Is Blood Thicker Than Water?

It is not flesh and blood but the heart which makes us fathers and sons.  ~Johann Schiller

Everyone is familiar with the saying “blood is thicker than water”. I wonder if it’s really true and to what context it might be. I’ve been reading different things people have posted on Facebook, blogs, etc… in relation to that.

I honestly don’t know of anyone that would love an adoptive child any less than their biological child. I also have friends who are the adoptive children of parents who have biological children as well. These friends of mine were not any less loved than their siblings. So, in this respect I disagree with the saying. I also know that if I found that either of my children had been switched at birth (Come on, folks, this has happened in a few instances.), that I would not love them any less. Love is a binding of hearts not blood.

I also know that most of us feel free to complain about our siblings, but how dare anyone else say anything bad about them. They belong to us. They are “ours” , right? However, how far would we actually stand behind them? Would we choose blood over moral and ethical issues? I suppose it would depend on the situation. I think it is possible to love a person and not the actions of a person. Most of us have people related to us that make choices we are not proud of, but just because we might not like their lifestyles does not mean we don’t love them. I think it is possible to support a person but not stand behind their conduct. I suppose it can be a very fine line at times.

Most of us have dear friends or family friends, as we call them, that mean as much and sometimes more than family members. Another saying comes to mind. “You can choose your friends but not your family.” I know I have friends that I love as much as my siblings. I suppose the love I do have for my family doesn’t come from blood bonds but from a connections of growing together through the years. I don’t love them simply because I have to but because I choose to.

I would say it all comes down to how people are raised, but I don’t think that is true either. Unfortunately, the news everyday shows us examples of people who don’t care for life or relationship. They hurt their own children, parents, siblings, friends, and complete strangers. I think it comes down to the heart of the matter…how good someone is inside. Do they have love in them or not? When you do, you extend it to others. When you don’t, it is shown by your callous behavior toward others.

I conclude that I do not agree that blood is thicker than water. We might put up with more from family members than we would from other people, but that is probably because the relationship is deeper. We know them on an entirely different level. These are people that possibly if we were not related, we would not choose to friend them. Though I strongly feel that family relationships are important, I feel intimate relationships must be built on respect, honesty, love, and compassion. So I suppose the deciding factor would be the situation in question and whether the blood or the water held all those attributes.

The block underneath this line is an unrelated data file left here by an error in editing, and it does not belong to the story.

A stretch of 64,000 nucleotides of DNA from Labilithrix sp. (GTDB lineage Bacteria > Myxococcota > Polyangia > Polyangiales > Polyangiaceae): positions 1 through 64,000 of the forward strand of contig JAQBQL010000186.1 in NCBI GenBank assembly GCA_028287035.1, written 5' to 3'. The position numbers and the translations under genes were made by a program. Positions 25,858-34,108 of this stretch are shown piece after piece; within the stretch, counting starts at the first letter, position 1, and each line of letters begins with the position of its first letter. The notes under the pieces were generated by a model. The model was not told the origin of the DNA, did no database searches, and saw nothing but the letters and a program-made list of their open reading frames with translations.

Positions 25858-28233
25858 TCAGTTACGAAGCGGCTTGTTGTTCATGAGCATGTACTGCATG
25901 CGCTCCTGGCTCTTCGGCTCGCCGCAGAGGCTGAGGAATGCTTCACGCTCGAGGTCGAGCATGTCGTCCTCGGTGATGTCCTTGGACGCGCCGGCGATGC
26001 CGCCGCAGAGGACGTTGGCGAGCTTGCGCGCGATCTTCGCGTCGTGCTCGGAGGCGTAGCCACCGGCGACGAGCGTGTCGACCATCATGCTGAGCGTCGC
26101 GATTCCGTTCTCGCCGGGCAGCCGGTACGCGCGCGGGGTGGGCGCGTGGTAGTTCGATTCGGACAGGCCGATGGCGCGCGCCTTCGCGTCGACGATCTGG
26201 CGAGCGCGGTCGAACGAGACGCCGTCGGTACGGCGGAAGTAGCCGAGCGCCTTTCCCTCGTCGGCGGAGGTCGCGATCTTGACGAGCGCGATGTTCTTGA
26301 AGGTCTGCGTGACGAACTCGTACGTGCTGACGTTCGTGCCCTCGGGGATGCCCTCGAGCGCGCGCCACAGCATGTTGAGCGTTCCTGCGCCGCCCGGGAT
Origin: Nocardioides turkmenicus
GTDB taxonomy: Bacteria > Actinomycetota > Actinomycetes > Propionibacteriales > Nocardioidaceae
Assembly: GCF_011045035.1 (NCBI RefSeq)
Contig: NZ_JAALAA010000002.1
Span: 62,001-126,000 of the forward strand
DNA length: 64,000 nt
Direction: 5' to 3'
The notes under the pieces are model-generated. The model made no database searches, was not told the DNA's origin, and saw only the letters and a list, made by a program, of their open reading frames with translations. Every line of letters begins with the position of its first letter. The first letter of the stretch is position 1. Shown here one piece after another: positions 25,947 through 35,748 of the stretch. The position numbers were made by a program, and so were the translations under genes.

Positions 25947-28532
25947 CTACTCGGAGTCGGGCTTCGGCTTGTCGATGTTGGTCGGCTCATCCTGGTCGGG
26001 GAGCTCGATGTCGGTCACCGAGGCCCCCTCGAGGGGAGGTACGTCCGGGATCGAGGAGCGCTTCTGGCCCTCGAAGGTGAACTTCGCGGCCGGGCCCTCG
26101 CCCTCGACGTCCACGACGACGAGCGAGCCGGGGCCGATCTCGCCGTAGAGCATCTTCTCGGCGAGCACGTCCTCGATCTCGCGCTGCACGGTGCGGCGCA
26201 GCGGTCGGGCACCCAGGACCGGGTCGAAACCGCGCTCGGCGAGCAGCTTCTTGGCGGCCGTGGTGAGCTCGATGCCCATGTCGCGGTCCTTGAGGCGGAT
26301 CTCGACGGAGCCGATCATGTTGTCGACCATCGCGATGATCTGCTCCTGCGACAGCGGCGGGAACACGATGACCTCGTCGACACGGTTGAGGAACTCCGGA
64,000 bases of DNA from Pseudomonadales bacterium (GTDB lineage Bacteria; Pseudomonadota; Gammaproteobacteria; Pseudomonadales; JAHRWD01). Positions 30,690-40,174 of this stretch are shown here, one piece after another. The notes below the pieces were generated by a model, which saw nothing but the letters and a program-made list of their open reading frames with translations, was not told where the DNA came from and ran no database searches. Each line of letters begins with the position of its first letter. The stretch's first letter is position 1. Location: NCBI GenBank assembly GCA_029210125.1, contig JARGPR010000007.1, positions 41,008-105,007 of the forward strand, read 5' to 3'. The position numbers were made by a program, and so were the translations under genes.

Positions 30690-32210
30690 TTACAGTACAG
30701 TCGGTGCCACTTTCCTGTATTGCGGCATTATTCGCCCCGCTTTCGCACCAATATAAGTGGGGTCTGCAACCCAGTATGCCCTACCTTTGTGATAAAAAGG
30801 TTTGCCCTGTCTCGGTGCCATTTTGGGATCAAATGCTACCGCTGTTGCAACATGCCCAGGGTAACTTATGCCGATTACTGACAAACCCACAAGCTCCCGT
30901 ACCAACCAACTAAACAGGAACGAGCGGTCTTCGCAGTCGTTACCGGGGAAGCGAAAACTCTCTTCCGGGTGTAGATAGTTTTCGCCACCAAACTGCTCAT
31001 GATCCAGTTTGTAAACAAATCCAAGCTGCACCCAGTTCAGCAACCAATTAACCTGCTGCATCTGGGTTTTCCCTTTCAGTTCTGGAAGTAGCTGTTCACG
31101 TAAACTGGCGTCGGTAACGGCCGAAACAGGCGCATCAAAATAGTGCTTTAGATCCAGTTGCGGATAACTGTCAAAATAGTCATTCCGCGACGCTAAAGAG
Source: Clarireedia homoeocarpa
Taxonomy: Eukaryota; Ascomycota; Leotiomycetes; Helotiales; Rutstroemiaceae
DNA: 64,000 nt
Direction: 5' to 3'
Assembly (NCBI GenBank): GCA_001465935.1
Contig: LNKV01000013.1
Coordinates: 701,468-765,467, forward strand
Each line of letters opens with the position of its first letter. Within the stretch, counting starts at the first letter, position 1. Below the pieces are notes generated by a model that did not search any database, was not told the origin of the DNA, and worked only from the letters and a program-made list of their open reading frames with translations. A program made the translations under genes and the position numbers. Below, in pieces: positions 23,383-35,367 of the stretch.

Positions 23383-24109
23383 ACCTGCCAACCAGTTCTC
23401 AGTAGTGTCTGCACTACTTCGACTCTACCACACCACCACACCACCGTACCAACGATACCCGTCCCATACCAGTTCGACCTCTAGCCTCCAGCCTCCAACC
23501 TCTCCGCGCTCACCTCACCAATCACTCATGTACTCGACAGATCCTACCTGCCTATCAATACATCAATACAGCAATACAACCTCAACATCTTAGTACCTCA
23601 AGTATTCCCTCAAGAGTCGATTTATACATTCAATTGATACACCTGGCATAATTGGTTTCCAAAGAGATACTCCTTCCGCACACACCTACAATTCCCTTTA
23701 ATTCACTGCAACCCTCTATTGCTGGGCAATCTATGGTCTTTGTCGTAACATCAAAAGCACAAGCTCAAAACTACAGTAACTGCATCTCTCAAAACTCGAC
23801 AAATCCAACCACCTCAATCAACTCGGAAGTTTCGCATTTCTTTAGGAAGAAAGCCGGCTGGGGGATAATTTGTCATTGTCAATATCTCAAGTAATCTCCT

20 thoughts on “Is Blood Thicker Than Water?

  1. I think you hit the nail on the head. I was having a very similar conversation to this with my husband the other night, about a family member of mine. He believes that blood is thicker than water. I do not think as adults that this is the case – for me it certainly is not. Who I choose to have in my life is based on the relationship I have with them, the sort of person they are and whether or not I feel that deep connection, which is not born of blood.

    A friend of mine whose son has lived a less than exemplary life said to me recently “I still love him, I will always love him because he is my son, but I don’t like him very much.” I think we love and truly like the people who deserve that kind of appreciation.

  2. I think it depends on how you define blood. To me, blood is family no matter if the relationship is biological, adoptive, or by marriage. Q: How far would I actually stand behind them? A: All the way, but standing behind someone doesn’t mean always agreeing with their choices. With my family, I am much more assertive about trying to help, pointing out when there is a moral or ethical issue that needs addressing, etc. I don’t do that as much with water relationships. Come to think of it, I don’t have any friends (okay, maybe one or two) that I would back up to the same intensity as I would for family. I suppose, then, that for me, it comes down to how family is defined…which can be very different from person to person.

    • That’s my point…that “family” doesn’t mean blood…and even “family” can do moral things that some of us would not justify. Example: Murderists,rapists, pedophiles, etc…are somebody’s “family”, but at that time do they stand for justice or family? We all have issues and lines we draw them at, so it’s interesting to see how different people define them.

  3. “Though I strongly feel that family relationships are important, I feel intimate relationships must be built on respect, honesty, love, and compassion.”